pytz has so many timezones!

J. Cliff Dyer jcd at sdf.lonestar.org
Tue Oct 9 00:48:56 CEST 2007


On 10/8/07, *J. Clifford Dyer* <jcd at sdf.lonestar.org
<mailto:jcd at sdf.lonestar.org>> wrote:

    On Mon, Oct 08, 2007 at 01:13:24PM -0700, mensanator at aol.com
    <mailto:mensanator at aol.com> wrote regarding Re: pytz has so many
    timezones!:
    >
    > On Oct 8, 1:03 pm, Carsten Haese < cars... at uniqsys.com
    <mailto:cars... at uniqsys.com>> wrote:
    > > On Mon, 2007-10-08 at 10:41 -0700, mensana... at aol.com
    <mailto:mensana... at aol.com> wrote:
    > > > For example, Windows has seperate listings for
    > >
    > > > Central America
    > > > Central Time (US & Canada)
    > > > Guadalahara, Mexico City, Monterry - New
    > > > Guadalahara, Mexico City, Monterry - Old
    > > > Saskatchewan
    > >
    > > > but they are all GMT-6
    > >
    > > But they could have different rules for Daylight Saving Time.
    >
    > Which only matters if you're setting your clock.
    >

    Maybe this is where I'm not understanding you:  Do you have another
    use for setting a timezone?  The only thing a time zone does, as far
    as I can tell, is set clocks relative to a shared conception of time.


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> How about a calendar entry: I've got six people in places all over the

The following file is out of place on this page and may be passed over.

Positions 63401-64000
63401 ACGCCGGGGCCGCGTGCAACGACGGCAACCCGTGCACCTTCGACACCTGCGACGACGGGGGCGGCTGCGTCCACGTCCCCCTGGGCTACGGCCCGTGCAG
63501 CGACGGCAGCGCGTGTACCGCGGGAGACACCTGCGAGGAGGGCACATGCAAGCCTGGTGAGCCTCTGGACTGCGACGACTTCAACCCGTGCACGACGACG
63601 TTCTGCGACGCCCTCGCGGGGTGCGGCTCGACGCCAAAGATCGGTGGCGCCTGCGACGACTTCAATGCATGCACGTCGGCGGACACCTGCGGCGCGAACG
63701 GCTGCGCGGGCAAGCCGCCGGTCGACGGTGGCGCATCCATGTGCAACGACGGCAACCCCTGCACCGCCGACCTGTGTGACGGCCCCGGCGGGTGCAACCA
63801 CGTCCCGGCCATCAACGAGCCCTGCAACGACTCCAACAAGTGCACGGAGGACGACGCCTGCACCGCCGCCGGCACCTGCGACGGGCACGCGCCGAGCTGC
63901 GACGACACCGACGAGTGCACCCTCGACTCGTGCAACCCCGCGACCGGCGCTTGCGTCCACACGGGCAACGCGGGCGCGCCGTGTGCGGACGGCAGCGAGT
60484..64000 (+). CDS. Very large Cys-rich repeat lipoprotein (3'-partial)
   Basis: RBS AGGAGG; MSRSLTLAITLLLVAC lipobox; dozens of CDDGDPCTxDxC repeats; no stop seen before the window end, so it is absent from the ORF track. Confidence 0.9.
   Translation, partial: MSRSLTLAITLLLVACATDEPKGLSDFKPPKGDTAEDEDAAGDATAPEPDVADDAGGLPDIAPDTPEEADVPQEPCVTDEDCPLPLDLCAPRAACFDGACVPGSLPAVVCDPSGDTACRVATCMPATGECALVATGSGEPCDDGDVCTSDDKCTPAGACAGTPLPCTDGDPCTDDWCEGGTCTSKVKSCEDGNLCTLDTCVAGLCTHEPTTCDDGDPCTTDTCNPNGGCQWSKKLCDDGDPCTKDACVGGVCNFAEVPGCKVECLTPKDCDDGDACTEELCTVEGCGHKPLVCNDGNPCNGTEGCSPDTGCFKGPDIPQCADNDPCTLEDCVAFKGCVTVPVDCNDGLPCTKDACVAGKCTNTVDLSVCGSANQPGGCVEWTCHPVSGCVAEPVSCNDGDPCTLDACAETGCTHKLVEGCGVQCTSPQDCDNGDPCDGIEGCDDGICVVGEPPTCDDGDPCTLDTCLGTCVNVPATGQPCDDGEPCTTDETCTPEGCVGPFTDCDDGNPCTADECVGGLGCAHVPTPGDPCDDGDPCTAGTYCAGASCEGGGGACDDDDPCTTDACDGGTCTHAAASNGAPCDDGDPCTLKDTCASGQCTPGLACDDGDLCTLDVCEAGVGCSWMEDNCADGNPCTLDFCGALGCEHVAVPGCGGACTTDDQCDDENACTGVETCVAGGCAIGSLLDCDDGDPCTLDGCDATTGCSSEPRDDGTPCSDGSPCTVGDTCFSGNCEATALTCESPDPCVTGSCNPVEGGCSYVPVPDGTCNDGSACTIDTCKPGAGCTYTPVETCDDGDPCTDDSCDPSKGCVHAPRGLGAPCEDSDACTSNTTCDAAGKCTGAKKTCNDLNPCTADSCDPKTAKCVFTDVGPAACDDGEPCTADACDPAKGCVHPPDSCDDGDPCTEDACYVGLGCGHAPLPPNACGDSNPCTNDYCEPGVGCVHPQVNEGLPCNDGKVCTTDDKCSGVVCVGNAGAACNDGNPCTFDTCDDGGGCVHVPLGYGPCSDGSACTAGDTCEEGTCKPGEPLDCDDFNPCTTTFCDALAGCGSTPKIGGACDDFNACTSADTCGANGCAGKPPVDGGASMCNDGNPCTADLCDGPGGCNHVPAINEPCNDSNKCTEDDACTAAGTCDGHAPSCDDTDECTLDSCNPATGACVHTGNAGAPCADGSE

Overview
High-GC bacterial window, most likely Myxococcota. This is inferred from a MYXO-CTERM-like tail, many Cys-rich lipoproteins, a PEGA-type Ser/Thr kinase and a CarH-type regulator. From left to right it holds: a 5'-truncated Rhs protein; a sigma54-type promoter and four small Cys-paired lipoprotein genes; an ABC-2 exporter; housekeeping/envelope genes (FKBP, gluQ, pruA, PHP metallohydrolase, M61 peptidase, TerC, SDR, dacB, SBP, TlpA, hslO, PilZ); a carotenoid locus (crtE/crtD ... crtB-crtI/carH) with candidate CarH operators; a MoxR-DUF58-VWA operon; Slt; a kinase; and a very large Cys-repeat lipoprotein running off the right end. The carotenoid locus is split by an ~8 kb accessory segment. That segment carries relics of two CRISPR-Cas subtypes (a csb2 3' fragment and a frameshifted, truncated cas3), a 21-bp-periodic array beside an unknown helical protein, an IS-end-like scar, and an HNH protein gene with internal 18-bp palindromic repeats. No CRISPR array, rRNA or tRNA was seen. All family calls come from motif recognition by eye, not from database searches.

> world to get on the phone together.  If the app doesn't know their
> notion of a time zone, that will never happen.
>
> How about financial transactions: time-stamping transactions that move
> around the world seems pretty useful to me.  How do I know when said
> transaction started if I can't convert the user's time into the
> server's time?
>
> Timezone is just another localization setting.  It is no different
> than language or keyboard layout.  It is a piece of data that
> describes the "world" the user lives in.  Unfortunately, DST makes
> them very complex because DST is determined by the country and can
> change from year to year.  I think the US' DST change this year had
> more of a real-world impact than Y2K (of course, people actually
> planned for Y2K, but that is a different story :).
>
> tj
>


OK.  Those all make sense, but I think they contradict mensanator's
statement that DST and half-hour offsets "only matter[] if you're
setting your clock."  None of those are meaningful with 25 generic time
zones, which was what I was trying to understand.  Under what normal
circumstances (outside of the US military creating an approximation for
their own internal usage) could 25 tzs be a useful abstraction?

Cheers,
Cliff




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